There has been no investigation into the therapeutic impact of intraoral cryotherapy on POP and SP levels, as per the previous findings. An earlier study, which used the same patient cohort, focused solely on the effect of intraoral cryotherapy on substance P levels in patients with symptomatic apical periodontitis (SAP) was published25. This current study builds on that work by assessing both postoperative pain (POP) in addition to substance P (SP) levels, providing a more comprehensive evaluation of the effects of intraoral cryotherapy. Additionally, this study explores the correlation between SP levels and pain scores, offering further insights into the relationship between biochemical markers and clinical symptoms. The current study aims to analyze, quantify, and correlate POP and SP levels in individuals with SAP who were treated with or without intraoral cryotherapy using the Visual Analogue Scale (VAS) and enzyme-linked immunosorbent assay (ELISA). The null hypothesis indicated that there is no significant difference in POP and SP levels between the experimental group receiving cryotherapy and the control group.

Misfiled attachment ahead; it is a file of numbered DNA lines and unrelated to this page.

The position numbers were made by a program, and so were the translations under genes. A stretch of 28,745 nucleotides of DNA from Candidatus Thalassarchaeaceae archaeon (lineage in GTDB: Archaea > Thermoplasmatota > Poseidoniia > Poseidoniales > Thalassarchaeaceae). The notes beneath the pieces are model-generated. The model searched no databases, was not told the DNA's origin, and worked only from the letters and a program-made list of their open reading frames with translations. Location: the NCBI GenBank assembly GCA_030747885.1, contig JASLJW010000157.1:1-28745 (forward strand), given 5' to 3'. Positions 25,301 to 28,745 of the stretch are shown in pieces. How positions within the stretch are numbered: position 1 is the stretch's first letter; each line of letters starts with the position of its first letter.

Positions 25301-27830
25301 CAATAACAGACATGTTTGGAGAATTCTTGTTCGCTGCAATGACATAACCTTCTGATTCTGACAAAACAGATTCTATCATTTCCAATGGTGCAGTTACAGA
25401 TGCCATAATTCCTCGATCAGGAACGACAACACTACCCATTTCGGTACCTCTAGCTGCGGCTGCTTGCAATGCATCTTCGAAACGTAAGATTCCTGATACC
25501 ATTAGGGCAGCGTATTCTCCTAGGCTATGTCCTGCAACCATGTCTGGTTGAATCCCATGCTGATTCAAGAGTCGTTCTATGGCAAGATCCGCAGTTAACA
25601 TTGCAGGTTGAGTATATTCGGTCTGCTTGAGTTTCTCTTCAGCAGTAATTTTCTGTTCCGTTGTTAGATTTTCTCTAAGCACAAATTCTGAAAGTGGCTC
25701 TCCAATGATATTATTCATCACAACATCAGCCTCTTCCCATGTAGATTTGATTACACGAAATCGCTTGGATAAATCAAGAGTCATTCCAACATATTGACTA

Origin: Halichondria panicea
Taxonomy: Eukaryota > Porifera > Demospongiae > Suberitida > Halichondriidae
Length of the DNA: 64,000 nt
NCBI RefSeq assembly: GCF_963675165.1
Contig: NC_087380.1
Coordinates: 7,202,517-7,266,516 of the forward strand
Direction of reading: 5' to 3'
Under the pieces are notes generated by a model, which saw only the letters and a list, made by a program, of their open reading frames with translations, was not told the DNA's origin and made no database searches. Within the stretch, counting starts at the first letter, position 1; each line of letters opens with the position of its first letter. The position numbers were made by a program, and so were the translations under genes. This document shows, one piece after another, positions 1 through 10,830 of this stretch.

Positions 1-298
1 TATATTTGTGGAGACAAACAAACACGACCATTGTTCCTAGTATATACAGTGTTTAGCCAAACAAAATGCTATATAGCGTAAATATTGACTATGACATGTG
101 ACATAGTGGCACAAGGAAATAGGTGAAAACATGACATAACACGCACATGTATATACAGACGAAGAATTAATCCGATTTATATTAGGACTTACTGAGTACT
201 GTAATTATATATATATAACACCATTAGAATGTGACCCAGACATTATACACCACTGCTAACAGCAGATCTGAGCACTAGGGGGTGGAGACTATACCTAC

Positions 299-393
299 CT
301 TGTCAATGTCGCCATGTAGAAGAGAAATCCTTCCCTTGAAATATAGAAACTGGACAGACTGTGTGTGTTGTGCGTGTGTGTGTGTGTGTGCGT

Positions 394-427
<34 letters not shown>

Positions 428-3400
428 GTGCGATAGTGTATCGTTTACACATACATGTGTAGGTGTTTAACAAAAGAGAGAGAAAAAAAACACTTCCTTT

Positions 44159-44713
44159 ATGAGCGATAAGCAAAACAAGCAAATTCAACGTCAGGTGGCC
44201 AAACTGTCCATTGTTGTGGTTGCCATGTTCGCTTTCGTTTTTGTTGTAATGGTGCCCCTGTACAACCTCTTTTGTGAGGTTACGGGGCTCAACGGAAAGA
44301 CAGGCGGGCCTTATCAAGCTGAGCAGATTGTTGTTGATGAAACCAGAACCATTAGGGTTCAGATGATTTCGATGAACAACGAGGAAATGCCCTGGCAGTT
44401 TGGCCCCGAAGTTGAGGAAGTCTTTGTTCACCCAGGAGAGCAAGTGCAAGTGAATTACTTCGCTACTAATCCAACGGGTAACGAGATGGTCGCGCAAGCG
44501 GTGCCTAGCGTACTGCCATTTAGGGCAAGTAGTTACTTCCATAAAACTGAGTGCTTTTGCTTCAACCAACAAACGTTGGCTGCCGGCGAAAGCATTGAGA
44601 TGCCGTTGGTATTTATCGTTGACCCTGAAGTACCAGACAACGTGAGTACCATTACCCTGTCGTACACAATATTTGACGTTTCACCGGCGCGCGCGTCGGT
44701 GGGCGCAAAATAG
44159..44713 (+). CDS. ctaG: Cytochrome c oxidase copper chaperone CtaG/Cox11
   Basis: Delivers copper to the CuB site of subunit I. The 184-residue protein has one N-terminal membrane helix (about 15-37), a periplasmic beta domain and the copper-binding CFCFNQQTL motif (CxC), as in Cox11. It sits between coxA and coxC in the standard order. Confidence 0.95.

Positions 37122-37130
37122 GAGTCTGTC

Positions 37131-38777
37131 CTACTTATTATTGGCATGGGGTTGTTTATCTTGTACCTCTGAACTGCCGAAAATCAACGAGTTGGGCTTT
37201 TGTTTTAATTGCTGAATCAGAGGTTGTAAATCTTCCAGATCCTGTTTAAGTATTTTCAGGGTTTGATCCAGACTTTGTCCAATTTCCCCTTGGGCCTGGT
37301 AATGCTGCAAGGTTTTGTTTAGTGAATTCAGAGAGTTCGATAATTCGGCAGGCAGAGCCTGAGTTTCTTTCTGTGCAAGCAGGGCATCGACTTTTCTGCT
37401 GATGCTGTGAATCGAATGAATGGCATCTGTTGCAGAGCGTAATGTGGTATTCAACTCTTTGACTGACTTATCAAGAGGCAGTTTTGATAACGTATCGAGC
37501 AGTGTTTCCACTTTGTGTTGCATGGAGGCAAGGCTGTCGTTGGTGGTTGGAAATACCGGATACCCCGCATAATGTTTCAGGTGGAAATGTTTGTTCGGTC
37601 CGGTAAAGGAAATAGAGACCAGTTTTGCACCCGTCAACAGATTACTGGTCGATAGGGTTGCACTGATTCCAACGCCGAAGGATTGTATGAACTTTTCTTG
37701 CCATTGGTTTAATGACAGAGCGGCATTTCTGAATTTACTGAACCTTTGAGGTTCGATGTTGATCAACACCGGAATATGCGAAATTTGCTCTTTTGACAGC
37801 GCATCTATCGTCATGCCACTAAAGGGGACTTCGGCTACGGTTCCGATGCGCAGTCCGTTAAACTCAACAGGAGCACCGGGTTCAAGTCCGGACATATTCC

The study involved 20 patients who were randomly allocated equally to each tested group, with 10 cases in each group. No significant difference was found between the groups in terms of demographic data (as shown in Table 1) and preoperative pain levels (as shown in Table 2). All patients refrained from taking pain medication post-operatively, and there were no cases of loss to follow-up.

Table 1 Analysis and sample distribution of demographic data in both groups.
Table 2 Comparison of preoperative pain levels using VAS in both groups.

Regarding POP (Table 3), intergroup comparisons showed that the control group had a significantly higher mean value than the cryotherapy group at all intervals (P < 0.05) except after 7 days in which both groups had zero. Intragroup comparisons revealed a significant reduction of values at different intervals (P < 0.05).

Table 3 Comparisons of mean and standard deviation values for POP levels (VAS) between groups:

Regarding SP level, both groups showed a significant reduction of substance P level after treatment (P < 0.05) (Table 4).

Table 4 Comparisons of substance P levels (pg/ml) within each group: